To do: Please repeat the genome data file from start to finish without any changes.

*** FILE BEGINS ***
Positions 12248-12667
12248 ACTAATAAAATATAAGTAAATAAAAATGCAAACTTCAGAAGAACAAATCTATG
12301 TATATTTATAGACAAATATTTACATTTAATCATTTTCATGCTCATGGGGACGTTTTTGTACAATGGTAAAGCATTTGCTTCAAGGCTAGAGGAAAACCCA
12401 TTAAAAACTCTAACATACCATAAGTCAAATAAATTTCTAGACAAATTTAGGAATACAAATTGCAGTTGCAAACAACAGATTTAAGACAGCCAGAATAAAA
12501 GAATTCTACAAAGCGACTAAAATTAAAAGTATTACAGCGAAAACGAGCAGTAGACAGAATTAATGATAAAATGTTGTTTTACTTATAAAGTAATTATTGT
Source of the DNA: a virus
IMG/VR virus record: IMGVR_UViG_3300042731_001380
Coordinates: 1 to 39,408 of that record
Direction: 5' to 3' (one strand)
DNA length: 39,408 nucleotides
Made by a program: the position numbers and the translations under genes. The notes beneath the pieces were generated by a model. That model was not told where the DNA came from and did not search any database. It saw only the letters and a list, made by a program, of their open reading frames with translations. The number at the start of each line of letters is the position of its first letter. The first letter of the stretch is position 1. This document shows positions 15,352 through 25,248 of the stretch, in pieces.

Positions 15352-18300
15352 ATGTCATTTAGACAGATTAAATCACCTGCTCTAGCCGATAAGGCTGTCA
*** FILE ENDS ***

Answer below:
Positions 12248-12667
12248 ACTAATAAAATATAAGTAAATAAAAATGCAAACTTCAGAAGAACAAATCTATG
12301 TATATTTATAGACAAATATTTACATTTAATCATTTTCATGCTCATGGGGACGTTTTTGTACAATGGTAAAGCATTTGCTTCAAGGCTAGAGGAAAACCCA
12401 TTAAAAACTCTAACATACCATAAGTCAAATAAATTTCTAGACAAATTTAGGAATACAAATTGCAGTTGCAAACAACAGATTTAAGACAGCCAGAATAAAA
12501 GAATTCTACAAAGCGACTAAAATTAAAAGTATTACAGCGAAAACGAGCAGTAGACAGAATTAATGATAAAATGTTGTTTTACTTATAAAGTAATTATTGT
Source of the DNA: a virus
IMG/VR virus record: IMGVR_UViG_3300042731_001380
Coordinates: 1 to 39,408 of that record
Direction: 5' to 3' (one strand)
DNA length: 39,408 nucleotides
Made by a program: the position numbers and the translations under genes. The notes beneath the pieces were generated by a model. That model was not told where the DNA came from and did not search any database. It saw only the letters and a list, made by a program, of their open reading frames with translations. The number at the start of each line of letters is the position of its first letter. The first letter of the stretch is position 1. This document shows positions 15,352 through 25,248 of the stretch, in pieces.

Positions 15352-18300
15352 ATGTCATTTAGACAGATTAAATCACCTGCTCTAGCCGATAAGGCTGTCA